By Barry Svrluga
Friday, August 13, 2010; D1
Throughout his first training camp in charge of the Washington Redskins, Mike Shanahan has stood behind his offensive unit as it runs plays against his own defense, sporting a white T-shirt over black athletic shorts, a single sheet of paper in his hands. In each of his last dozen seasons as a head coach, at least some of the players Shanahan watched would have had complete grasps of how the plays on that sheet should translate to the field - even in August, even with the season a month away.
This week, though, as the Redskins prepared for Friday night's opening preseason game against the Buffalo Bills, Shanahan could offer only the following assessment of his offense: "We're making some strides, typical of the first year." The coach and his system are new to the players, and vice versa. Collectively, they're starting over.
Though the first offensive unit - led, for the first time, by quarterback Donovan McNabb - is expected to play just 15-18 plays against the Bills, conclusions will begin to be formed about Shanahan's offense and its fit for Washington's personnel. In the previous two seasons, just five teams scored fewer points than the Redskins, who averaged 16.6 per game under former coach Jim Zorn. The Redskins' 56 touchdowns during that period tied the franchise's lowest output in any consecutive seasons since the NFL schedule expanded to 16 games in 1978.
Thus, the offensive system employed by Shanahan, which was outscored by only Indianapolis and Green Bay during his 14-year tenure as the head coach of the Denver Broncos, will be analyzed from the initial snap.
"Leaps and bounds," is how fullback Mike Sellers characterized the potential change. "The sky's the limit."
There should be, though, a bit of caution before Shanahan's run-first version of the West Coast offense is completely unveiled. Though coaches across the league are familiar with the scheme Shanahan ran in Denver, the new Washington staff is wary of unveiling the specifics of how it will employ McNabb, a running back stable that includes Clinton Portis and Larry Johnson, and a pair of potentially dangerous tight ends in Chris Cooley and Fred Davis. On one hand, there is no need, on an August night against Buffalo, to tip those cards too much. On the other hand, the players must show they are learning the scheme.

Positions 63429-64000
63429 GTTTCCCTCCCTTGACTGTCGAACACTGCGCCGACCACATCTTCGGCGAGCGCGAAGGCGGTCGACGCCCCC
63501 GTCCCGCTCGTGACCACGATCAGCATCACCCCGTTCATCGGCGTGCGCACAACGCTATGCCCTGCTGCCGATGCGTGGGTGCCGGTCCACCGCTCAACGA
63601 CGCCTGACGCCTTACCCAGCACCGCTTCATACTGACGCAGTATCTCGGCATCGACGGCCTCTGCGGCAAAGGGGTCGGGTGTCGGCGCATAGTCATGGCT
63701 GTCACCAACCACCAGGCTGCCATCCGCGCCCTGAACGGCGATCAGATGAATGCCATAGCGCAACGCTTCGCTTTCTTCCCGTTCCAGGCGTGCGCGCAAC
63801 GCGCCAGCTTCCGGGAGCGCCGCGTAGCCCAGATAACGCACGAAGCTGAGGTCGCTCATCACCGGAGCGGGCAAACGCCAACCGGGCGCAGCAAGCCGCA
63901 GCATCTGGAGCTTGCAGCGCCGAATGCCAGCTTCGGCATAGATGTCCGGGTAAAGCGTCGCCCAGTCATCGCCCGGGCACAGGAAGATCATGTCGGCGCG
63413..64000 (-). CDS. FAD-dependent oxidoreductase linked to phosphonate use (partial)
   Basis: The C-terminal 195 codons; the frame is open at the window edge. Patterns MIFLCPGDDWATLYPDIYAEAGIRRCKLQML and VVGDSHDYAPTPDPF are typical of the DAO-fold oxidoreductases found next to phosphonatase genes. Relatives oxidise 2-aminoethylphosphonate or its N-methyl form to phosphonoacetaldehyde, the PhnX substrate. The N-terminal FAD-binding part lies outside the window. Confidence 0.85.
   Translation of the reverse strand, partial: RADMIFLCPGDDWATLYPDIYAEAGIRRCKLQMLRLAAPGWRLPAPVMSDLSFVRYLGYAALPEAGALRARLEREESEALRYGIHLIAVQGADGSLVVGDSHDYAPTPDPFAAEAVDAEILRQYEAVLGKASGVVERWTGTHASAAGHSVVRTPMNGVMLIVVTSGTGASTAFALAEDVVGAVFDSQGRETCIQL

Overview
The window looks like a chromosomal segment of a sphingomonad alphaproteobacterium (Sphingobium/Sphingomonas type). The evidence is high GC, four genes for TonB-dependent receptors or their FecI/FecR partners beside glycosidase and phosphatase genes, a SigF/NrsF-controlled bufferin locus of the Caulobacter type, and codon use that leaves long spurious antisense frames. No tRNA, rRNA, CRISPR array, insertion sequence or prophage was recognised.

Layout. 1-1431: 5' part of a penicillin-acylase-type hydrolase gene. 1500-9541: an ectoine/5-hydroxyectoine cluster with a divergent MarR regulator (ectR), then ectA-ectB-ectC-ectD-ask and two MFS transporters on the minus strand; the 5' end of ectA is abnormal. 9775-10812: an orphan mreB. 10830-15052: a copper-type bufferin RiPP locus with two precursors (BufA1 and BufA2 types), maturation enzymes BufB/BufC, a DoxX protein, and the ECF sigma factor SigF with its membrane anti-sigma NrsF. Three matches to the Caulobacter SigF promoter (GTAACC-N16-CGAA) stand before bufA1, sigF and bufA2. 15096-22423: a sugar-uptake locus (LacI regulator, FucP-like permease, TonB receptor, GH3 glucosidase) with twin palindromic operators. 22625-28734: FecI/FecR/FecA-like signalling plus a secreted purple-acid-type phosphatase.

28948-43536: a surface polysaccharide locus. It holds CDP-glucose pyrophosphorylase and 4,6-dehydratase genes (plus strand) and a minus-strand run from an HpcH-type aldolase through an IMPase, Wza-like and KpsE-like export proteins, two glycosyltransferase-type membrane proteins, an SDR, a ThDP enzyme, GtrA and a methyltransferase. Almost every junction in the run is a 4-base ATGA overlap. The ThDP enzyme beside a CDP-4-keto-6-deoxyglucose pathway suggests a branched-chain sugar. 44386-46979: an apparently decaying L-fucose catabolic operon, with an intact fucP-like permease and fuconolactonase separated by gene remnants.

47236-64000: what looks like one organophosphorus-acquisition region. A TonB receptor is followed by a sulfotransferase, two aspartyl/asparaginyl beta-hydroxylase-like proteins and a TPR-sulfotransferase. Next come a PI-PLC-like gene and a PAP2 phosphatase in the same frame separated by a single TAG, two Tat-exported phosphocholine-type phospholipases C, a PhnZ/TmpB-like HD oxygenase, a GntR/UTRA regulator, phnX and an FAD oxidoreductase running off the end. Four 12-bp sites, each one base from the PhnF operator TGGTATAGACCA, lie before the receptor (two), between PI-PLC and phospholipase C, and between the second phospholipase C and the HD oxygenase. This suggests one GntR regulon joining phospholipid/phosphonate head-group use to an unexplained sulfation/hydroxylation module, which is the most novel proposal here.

"It's hard," Shanahan said. "You don't want to show too much, but at the same time you want to evaluate players. . . .The first game's a little bit tougher."
As with everything Shanahan does - from filming each snap of each practice, then picking apart each player's performance on each of those snaps - there will be intense scrutiny on every player, from surefire starters such as McNabb and rookie left tackle Trent Williams to those battling to show their worth, such as third-year wideout Devin Thomas. Though McNabb has looked somewhat shaky during training camp - throwing several interceptions in 11-on-11 drills during the first week of workouts before sharpening up over the final few practices - the real evaluation for Shanahan and his son, offensive coordinator Kyle Shanahan, comes in the four preseason games.
One of the chief objectives against the Bills will be to make sure Shanahan sees enough of as many players as possible to get a true evaluation of what they can do - not only on offense, but on defense and special teams. Thus, the two days prior to the game were spent coming up with a specific game plan - not for how to attack Buffalo, but for how much time to give each of the 80 players in camp.
"It's difficult," Kyle Shanahan said. "You've got to put some time into it and talk through it, and make sure all the coaches are on the same page. You got to let your players know so that they're ready when they're going in, and you can know when someone gets hurt, someone's ready to step up. . . . It is chaotic. It's one of the hardest things about preseason."
Kyle Shanahan said some players battling for roster spots who play sparingly or not at all Friday will get extended time in the next preseason game, Aug. 21 against Baltimore. That complex equation, though, doesn't affect the first offensive unit, on which few jobs are in question.
Veterans Joey Galloway and Roydell Williams will battle Thomas for the receiver spot opposite Santana Moss. Portis, the starter at running back the past six seasons, will be pushed by Johnson, veteran Willie Parker and second-year man Ryan Torain. Though Jammal Brown, the projected starter at right tackle, will sit out Friday because of a hip injury, the group is fairly intact - and therefore, the performance in those first 15-18 plays could be an indication of what's to come.
"I think we're at a point where, obviously, we could be very effective if we played at this point," McNabb said. "But that's not to say that's our goal or that's where we need to be."
Nor is it to say they know how they'll perform in games based on how they've performed in training camp.
"You got to see us on the field," center Casey Rabach said. "Even though you're practicing hard out here, you're taking care of your teammates. We're not cutting people on the back side. We're not using our full arsenal of blocking techniques out here. You get an idea, but you don't know where we're at until you play a game."
And even then, in this game, it'll be only a glimpse of where they're at. The full extent of Shanahan's offense likely won't be on display for another month, in the Sept. 12 season opener against Dallas. Then, the sheet Shanahan holds during the week will be tailored to the Cowboys. Then, his team will be set, and will be more familiar with the system. And only then will there be nothing to hold back.